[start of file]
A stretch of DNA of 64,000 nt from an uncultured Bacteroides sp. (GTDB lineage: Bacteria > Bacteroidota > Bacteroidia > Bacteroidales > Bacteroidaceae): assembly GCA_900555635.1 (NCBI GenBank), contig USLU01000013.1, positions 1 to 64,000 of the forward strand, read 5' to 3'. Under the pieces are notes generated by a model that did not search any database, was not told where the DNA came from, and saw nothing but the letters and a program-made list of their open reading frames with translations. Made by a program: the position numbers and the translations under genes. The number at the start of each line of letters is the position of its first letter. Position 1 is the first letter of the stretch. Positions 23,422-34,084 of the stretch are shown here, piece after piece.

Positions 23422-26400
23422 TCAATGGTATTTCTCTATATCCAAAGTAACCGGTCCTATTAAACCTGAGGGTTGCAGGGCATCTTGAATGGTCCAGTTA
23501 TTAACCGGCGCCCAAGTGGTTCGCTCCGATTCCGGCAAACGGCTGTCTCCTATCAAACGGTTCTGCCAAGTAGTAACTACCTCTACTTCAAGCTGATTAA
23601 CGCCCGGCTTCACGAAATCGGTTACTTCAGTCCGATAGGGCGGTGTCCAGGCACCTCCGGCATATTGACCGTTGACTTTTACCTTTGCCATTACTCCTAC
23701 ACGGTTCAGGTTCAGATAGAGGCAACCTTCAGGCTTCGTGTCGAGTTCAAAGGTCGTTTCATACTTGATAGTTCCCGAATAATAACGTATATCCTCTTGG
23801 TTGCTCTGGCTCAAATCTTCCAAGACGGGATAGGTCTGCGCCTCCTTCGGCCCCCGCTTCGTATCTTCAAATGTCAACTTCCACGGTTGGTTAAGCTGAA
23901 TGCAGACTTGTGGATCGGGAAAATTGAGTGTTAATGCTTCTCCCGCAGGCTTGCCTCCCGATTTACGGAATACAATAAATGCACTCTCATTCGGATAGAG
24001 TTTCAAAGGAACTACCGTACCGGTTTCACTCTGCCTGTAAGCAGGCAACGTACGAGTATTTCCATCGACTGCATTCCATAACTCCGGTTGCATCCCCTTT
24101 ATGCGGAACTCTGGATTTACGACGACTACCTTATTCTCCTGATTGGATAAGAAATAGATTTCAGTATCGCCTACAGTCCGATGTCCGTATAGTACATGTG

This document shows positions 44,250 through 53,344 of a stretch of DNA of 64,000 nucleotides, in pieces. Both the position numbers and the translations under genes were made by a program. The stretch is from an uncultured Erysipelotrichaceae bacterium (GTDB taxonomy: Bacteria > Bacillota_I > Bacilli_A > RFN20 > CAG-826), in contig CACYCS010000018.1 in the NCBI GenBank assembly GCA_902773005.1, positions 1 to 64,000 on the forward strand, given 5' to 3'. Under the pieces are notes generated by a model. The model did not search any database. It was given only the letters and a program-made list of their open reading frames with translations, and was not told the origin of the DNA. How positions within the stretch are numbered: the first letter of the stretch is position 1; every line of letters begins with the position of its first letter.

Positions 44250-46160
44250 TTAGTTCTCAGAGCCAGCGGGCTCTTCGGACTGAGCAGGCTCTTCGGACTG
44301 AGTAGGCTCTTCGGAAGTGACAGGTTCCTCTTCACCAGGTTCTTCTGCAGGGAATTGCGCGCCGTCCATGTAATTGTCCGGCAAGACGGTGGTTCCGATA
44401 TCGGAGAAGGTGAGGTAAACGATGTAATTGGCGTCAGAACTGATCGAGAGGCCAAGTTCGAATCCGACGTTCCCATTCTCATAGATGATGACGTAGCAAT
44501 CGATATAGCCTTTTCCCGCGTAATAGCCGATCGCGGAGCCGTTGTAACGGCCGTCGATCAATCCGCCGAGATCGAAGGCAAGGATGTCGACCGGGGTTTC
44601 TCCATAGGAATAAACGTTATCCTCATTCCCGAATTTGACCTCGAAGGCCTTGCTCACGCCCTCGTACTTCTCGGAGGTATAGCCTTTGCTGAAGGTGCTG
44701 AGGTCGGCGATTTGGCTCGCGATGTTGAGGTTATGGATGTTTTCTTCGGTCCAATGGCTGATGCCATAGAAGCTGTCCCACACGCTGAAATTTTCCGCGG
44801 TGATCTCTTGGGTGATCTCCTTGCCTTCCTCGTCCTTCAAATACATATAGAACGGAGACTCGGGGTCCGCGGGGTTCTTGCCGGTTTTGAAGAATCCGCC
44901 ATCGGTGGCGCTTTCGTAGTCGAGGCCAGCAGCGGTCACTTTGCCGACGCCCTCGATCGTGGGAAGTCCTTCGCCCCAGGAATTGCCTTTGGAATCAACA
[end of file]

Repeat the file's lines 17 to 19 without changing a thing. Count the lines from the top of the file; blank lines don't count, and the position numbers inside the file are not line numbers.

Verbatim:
44601 TCCATAGGAATAAACGTTATCCTCATTCCCGAATTTGACCTCGAAGGCCTTGCTCACGCCCTCGTACTTCTCGGAGGTATAGCCTTTGCTGAAGGTGCTG
44701 AGGTCGGCGATTTGGCTCGCGATGTTGAGGTTATGGATGTTTTCTTCGGTCCAATGGCTGATGCCATAGAAGCTGTCCCACACGCTGAAATTTTCCGCGG
44801 TGATCTCTTGGGTGATCTCCTTGCCTTCCTCGTCCTTCAAATACATATAGAACGGAGACTCGGGGTCCGCGGGGTTCTTGCCGGTTTTGAAGAATCCGCC